The British trade union GMB joined criticism of Amazon on Monday in the wake of allegations that the ecommerce firm mistreats staff at its head office in Seattle.
Elly Baker, lead officer for Amazon at GMB, told the Times that the company’s work patterns in the UK were causing physical and mental illness in its warehouses, with Amazon accused of a "chew them up and spit them out" attitude.
Among the problems she ascribed to this were stress, anxiety and musculoskeletal problems, which she attributed "specifically because of the regime they work under."
Some 7,000 staff are said to work for Amazon in the UK, with distribution centres located in Milton Keynes, Swansea, and Doncaster, among other places.
In June the firm rolled out a same-day delivery service in certain areas of London, with plans to extend it further in the British capital.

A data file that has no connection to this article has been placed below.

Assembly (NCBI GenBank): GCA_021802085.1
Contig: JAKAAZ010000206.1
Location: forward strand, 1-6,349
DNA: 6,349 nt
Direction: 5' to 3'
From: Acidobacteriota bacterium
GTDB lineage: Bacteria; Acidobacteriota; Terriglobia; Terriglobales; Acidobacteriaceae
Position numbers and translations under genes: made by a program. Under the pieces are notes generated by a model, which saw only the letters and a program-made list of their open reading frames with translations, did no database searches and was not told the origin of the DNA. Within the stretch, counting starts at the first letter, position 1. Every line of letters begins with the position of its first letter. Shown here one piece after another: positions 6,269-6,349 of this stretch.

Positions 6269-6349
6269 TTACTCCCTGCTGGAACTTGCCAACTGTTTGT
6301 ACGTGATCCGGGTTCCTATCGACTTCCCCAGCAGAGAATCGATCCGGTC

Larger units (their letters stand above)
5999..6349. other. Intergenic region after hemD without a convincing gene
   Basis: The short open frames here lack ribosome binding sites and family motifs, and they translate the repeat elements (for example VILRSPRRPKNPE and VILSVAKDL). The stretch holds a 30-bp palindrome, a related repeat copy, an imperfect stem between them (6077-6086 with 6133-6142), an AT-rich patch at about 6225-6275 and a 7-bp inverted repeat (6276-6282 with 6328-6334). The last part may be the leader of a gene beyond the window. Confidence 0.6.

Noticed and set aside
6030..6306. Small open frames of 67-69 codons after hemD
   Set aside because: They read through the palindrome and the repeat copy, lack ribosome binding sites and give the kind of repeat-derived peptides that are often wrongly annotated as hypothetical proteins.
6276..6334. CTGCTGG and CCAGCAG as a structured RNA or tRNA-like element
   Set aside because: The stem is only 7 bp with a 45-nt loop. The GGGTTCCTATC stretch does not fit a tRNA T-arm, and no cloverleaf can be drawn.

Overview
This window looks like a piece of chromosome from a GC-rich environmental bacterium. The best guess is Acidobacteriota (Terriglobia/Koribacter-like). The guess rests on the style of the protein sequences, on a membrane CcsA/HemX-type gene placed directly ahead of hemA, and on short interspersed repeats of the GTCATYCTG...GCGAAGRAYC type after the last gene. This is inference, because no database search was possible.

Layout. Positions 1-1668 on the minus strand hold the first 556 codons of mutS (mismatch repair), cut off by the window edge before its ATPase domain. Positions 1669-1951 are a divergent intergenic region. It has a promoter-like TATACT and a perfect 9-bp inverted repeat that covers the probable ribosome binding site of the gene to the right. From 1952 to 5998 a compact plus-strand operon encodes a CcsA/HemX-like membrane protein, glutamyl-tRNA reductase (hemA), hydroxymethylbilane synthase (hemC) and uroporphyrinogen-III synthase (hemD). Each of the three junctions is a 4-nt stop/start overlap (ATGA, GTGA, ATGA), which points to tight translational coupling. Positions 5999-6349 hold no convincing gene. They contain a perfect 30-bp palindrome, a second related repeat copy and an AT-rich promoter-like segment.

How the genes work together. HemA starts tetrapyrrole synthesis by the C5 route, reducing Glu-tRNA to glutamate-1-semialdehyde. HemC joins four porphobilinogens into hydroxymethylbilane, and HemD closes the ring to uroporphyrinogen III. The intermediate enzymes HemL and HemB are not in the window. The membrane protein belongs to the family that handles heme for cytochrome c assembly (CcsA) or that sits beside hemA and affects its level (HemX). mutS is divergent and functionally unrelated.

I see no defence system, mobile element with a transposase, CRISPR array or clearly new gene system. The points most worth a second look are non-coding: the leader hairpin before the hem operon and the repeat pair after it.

Baker’s comments come after a controversial piece in the New York Times described gruelling hours and an unforgiving attitude to health and personal crises at the ecommerce firm, which is now the biggest retailer in the world.
Among the anecdotal evidence of poor staff treatment was the tale of a miscarrying mother who was told she had to go on a business trip the day after surgery.
The ecommerce giant faced criticism for a warehouse in Pennsylvania in 2011 after it was revealed ambulances had been put on standby to rescue workers collapsing in the heat.
Amazon subsequently installed air-conditioning in the facility
Previously an Amazon executive had said the company "used to burn a lot of people to the ground", but he added such practices had since been reformed.
Responding to the New York Times piece Amazon chief executive Jeff Bezos sent an internal memo to staff slating the piece, saying he did not recognise the company it described.
"I don’t think any company adopting the approach portrayed could survive, much less thrive, in today’s highly competitive tech hiring market," he said.
"The people we hire here are the best of the best. You are recruited every day by other world-class companies, and you can work anywhere you want."
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